Brother Sixtus Roslevich reminds us to beware the Ides of March, notorious from Shakespeare’s Julius Caesar. And precisely a half-year later, this year’s Third Sunday of Advent, six months into our extended pandemic restrictions, comes his latest update.
Brother Sixtus Roslevich reflects on images associated with Advent, seemingly one of the comparatively simpler, more quiet of liturgical seasons. Pitting the Advent wreath against the Christmas Star, the Magi, or even the dreidel or menorah, we find the season understated in its mode of anticipation - but no less significant in the formative memories it contains for us.
While noting that Saint Benedict does not mention Advent, Prior Michael tells us that, “the whole spirit of the Rule is to be a guide for making one’s whole life an Advent looking forward to union with Jesus Christ by living a radical Christ-like life.” And in this year’s season, muted and subdued in our time of pandemic, “the joy of anticipation has an edge to it.” In his Advent message, the Prior invites us to enter into this forward-looking season of preparation.
Brother Sixtus Roslevich, in an October note to oblates and friends of Portsmouth Abbey, offers a reflection on the theme of "words." Inspired by his interaction with some of the texts he has found in his inherited office in the monastery, and their physical link to the community's past, the very tangible experience of words elicits his own attempt to verbalizing an experience of words, of the Word, and of what may be beyond words.
In offering an assessment of our present circumstances, Father Michael draws on Robert F. Kennedy, as well as Grandmaster Flash. The latter, for the uninitiated, wrote the 1982 hit song, "The Message," with its most famous line: "Don't push me 'cause I'm close to the edge…" The first comment currently posted beneath a Youtube clip of the song (are footnotes needed for that citation?): "This song is SO the cut for RIGHT NOW!" Fr. Michael offers some RFK hit quotations from the 1960's which also address our present moment with unsettling clarity, calling for, after the assassination of Martin Luther King Jr., "not division…, not hatred…; but love and wisdom, and compassion toward one another."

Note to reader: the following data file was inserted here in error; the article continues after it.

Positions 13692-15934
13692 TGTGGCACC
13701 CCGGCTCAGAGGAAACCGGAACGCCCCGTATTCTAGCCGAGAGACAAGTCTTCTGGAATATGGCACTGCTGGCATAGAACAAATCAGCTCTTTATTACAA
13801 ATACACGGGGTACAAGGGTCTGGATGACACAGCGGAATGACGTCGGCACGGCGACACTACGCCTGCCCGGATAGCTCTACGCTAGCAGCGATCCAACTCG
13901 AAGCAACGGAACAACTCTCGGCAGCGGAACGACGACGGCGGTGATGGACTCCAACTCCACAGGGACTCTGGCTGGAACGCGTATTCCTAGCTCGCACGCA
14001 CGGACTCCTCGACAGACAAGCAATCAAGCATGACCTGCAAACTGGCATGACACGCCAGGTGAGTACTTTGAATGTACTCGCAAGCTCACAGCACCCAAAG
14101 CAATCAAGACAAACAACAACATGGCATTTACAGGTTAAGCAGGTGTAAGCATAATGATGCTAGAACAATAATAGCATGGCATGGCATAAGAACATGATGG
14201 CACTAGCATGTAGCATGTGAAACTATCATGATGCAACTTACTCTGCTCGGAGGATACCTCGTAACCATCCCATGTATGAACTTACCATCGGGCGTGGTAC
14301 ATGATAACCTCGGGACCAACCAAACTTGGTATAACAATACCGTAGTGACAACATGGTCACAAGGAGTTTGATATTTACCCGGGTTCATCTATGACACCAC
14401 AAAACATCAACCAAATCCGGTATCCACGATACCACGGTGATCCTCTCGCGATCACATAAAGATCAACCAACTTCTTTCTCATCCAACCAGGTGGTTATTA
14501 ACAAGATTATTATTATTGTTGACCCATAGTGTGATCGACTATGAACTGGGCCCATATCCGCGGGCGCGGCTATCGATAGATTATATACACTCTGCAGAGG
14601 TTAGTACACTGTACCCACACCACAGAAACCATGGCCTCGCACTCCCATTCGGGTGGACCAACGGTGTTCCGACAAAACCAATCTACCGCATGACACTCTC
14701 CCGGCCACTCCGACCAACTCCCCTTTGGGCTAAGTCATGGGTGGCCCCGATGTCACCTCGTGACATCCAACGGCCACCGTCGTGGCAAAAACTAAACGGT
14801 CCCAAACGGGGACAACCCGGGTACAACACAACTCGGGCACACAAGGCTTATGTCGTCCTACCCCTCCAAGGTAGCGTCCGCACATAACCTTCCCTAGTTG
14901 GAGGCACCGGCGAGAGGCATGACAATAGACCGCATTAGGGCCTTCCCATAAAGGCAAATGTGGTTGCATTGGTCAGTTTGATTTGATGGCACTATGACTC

by Prior Administrator Fr. Michael Brunner, O.S.B.
Today, on the Memorial of the martyrs St. Charles Lwanga and Companions, we share an Open Letter to the Portsmouth Abbey Community from Prior Administrator Fr. Michael Brunner, O.S.B., on behalf of the School and Monastery.
In an update this week, Brother Sixtus Roslevich comments on various “signs” we might seek at this time: “A popular song from my first year of university had an earworm refrain that went: ‘Sign, sign, everywhere a sign, blockin’ out the scenery, breakin’ my mind. Do this, don’t do that, can’t you read the sign?’
After consulting with Fr. Michael Brunner and other campus officials last evening, we have come to the conclusion that it is in the best interest of everyone’s health and safety that we sadly cancel this Sunday’s (March 15) Lenten Day of Recollection.